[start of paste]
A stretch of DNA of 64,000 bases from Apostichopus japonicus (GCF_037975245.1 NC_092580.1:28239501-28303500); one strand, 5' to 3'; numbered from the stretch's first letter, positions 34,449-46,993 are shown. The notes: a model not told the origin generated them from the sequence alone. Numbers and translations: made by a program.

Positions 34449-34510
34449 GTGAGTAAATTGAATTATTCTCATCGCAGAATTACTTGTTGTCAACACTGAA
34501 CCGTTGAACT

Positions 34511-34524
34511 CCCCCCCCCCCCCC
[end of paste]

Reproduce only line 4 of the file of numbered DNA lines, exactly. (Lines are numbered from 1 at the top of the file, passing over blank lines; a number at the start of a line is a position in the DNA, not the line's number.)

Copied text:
34501 CCGTTGAACT